There has been a decent amount of chatter lately about benchmarking various frameworks and programming languages, and people often wonder how PHP stacks up. As the most widely used programming language on the web, PHP performance has a huge impact on the speed of the internet as a whole. While many people believe that PHP is slow, or that it’s not the right choice for the enterprise for performance reasons, this is demonstrably false.
First let’s talk about benchmarks. If you look at the latest data from a survey, you will see that PHP does quite well. It’s on par with node.js, and easily beats out many other popular frameworks built on interpreted languages (e.g. Rails and Django). PHP is never going to compete with the performance of a compiled language like Go or Java, and it’s not trying to. On the spectrum of interpreted web languages, PHP excels.
PHP performance also continues to get better with every release. PHP 5.3 was ~20% faster than 5.2, and 5.4 showed a 20-40% improvement over 5.3. Then with PHP 5.5 we got a bundled opcode cache, which has a dramatic positive impact on PHP’s out of the box performance, and removes the necessity of installing APC. The core PHP developers care deeply about performance, and the consistent improvements from version to version show that this will continue to be an area of focus going forward.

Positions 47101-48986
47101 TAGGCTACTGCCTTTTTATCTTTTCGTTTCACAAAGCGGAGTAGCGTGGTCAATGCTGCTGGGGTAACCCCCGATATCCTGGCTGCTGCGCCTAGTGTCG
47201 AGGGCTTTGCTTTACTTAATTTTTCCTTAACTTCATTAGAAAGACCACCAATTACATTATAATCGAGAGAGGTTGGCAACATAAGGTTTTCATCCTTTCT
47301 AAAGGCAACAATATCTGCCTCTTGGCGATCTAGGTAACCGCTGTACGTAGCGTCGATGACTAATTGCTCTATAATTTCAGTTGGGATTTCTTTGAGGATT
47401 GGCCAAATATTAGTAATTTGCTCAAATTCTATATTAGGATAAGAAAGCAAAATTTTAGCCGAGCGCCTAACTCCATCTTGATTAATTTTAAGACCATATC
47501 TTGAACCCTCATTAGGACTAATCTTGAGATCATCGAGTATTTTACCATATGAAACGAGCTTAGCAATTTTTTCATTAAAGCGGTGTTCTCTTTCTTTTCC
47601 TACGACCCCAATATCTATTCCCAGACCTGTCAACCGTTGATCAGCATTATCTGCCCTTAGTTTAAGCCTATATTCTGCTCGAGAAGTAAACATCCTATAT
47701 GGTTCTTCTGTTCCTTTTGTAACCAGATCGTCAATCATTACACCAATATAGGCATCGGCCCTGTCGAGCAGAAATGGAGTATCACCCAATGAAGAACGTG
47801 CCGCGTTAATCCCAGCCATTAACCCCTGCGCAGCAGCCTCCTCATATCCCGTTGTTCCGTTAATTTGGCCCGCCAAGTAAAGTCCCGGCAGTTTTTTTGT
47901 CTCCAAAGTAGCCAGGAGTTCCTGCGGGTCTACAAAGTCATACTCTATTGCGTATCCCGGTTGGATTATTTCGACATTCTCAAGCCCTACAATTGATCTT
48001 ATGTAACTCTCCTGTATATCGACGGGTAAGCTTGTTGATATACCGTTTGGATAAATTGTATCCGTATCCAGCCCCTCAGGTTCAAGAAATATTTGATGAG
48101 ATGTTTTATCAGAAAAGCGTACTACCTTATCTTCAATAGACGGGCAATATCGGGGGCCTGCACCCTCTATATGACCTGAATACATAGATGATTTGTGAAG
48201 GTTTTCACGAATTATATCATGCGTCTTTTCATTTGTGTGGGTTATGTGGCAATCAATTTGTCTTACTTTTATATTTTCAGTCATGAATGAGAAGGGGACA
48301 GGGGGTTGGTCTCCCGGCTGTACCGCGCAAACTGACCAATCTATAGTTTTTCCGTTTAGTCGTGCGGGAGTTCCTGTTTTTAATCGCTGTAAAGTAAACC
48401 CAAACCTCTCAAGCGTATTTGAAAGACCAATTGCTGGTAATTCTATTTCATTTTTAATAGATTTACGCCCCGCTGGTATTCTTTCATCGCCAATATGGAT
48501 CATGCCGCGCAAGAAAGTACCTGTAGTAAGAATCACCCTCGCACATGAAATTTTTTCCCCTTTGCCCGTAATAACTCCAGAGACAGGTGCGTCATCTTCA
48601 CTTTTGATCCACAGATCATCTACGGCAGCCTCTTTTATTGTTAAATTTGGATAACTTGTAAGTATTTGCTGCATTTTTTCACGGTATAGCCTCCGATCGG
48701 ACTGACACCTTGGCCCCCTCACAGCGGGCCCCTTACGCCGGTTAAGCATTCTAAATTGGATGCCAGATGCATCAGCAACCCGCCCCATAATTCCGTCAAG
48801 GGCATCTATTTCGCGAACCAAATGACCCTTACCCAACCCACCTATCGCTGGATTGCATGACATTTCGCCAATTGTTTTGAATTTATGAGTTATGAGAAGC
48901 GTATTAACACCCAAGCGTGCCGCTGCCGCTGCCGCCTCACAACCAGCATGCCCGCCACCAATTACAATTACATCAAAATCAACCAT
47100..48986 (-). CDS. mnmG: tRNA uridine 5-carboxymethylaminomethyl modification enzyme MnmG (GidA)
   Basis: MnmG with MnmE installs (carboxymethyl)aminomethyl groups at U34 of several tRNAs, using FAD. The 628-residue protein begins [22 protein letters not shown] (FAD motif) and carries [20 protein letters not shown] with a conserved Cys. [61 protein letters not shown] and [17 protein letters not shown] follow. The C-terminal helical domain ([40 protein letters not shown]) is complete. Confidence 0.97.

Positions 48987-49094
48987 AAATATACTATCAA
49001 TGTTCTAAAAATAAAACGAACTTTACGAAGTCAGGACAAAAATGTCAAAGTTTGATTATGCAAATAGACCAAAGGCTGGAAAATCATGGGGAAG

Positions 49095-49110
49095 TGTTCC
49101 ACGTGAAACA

SynapseIndia has seen various clients of different companies complaints about wordpress website security. Given this information, a responsible IT Manager should proceed to select a language or programming platform based on things that actually matter like the task at hand, the budget, the current skills of the target coders, the current environment, etc. On all these parameters PHP fit at it’s best as suggested by Shamit Khemka. PHP is probably not the best-designed language in the world. In their recent updated Recruitment plans, SynapseIndia is also showing interest in PHP developers